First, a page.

I don’t want to beat a dead horse here, but after going through the process of kick-starting new dealership again, the old CRM saga continues. When recruiting a new sales team you're often stuck with two choices: 1) Hire the guy that’s worked for every competitor within 150 miles or 2) Hire the green pea with what I call “The Little Engine That Could” mentality (“I think I can, I think I can.”)
With either choice, logging customers can become a constant battle. Typically you’ll hear two complaints: “The system is bogging me down, when we should be out selling!” or “I was too busy!” Then you set daily benchmarks (five mandatory logs per day, etc.) but after a while you seem to find your salespeople cutting corners, cheating the system or not logging at all.
So, how do we as managers hold our salespeople accountable for their daily, weekly and monthly customer logs?
In today's powersports dealership, 80 percent of the leads dealerships receive come through the phone and Internet. That means that 80 percent of our business is dependent on the salesperson's ability to set appointments and drive people into the showroom. It is absolutely imperative that you get buy-in from your sales team on logging everyone that calls, emails or walks in that front door. Otherwise you can’t measure what’s going on.
Simplifying your system is a great start. Some of these CRM platforms can be very discombobulated, so start with the basics. First, utilize whatever free training the company offers and make it mandatory to attend three sessions within the first 90 days of employment. It’s impossible to retain everything in one training session, and there’s always a potential to pick up bad habits from other staff over time. Multiple sessions won’t hurt anything, and you’ll find that your salespeople will begin to teach you a thing or two about the system's full capabilities.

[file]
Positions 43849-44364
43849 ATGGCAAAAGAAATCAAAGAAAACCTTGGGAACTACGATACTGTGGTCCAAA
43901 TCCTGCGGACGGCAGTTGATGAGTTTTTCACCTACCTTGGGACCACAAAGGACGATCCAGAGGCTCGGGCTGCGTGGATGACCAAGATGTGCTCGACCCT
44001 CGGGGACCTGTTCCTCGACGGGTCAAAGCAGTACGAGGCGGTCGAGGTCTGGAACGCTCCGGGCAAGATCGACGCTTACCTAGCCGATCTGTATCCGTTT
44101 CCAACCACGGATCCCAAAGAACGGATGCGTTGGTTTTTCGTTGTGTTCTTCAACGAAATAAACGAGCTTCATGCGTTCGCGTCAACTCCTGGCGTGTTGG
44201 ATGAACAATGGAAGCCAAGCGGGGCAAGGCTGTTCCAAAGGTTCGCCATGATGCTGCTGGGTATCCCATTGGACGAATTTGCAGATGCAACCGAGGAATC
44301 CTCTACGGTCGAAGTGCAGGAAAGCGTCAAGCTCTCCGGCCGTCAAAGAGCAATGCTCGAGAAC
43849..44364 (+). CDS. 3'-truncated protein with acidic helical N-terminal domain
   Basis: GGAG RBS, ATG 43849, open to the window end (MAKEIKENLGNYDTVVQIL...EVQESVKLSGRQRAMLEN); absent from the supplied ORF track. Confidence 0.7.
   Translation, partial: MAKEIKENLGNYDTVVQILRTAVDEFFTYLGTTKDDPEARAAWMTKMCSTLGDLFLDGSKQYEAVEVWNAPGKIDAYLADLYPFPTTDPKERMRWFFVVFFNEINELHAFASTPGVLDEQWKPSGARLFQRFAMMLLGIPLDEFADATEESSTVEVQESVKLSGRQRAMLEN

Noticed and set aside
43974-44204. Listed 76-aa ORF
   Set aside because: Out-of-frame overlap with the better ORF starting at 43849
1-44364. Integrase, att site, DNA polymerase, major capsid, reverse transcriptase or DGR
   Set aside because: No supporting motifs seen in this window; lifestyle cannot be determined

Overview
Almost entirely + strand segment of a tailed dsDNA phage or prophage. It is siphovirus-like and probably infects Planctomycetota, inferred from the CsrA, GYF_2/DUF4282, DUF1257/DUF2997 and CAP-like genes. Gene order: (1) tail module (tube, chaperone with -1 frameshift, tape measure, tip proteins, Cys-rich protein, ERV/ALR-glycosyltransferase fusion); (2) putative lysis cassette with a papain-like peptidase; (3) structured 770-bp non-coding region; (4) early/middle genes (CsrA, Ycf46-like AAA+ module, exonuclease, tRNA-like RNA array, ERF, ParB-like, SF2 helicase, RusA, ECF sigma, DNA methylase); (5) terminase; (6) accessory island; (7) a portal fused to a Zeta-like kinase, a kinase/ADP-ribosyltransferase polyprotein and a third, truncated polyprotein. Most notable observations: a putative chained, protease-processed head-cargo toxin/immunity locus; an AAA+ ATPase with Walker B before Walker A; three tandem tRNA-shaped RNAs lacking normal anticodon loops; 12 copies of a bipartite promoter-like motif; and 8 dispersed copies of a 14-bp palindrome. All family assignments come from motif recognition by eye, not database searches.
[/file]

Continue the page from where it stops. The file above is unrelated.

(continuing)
Second, build value daily in the system with your managers and sales team. For example, “Logging your customers enables you as salespeople to work more efficiently, be better organized, manage your time and MAKE YOU MORE MONEY!” This mantra must be expressed every single day. If they don’t get it, this isn't the right job for them.
Most sales managers have been trained over the years to hold a morning huddle in order to motivate the team, squash any interdepartmental issues and set up the day. These meetings are a great time to print off each salesperson's log report from the previous day to show what was done and what had not been done. Low call volume and a lack of emails sent and customers greeted can be revealed and discussed to further enhance productivity that day. After a few weeks of these huddles you’ll see major improvement in their logging and begin to see an increase in their sales. It is crucial for salespeople to establish a set of daily, weekly and monthly benchmarks that help them measure and reach their sales goals. If one guy stands out frequently as a renegade logger, make an example out of him and send him home.
At the end of the day having managers and a sales team that’s bought into using the CRM will get you more sales and the ability to retain more customers.
Nate Stickney is an industry veteran and managing partner with the Sky Powersports Group based in Orlando, Florida. He’s well known within the industry as an innovative operator and expert team builder. Nate has a unique vision on how dealerships should be managed, motivated and maintained. He’s spent the last 16 years in American and metric dealerships working hands-on in all departments from sales, F&I, parts, service and marketing.
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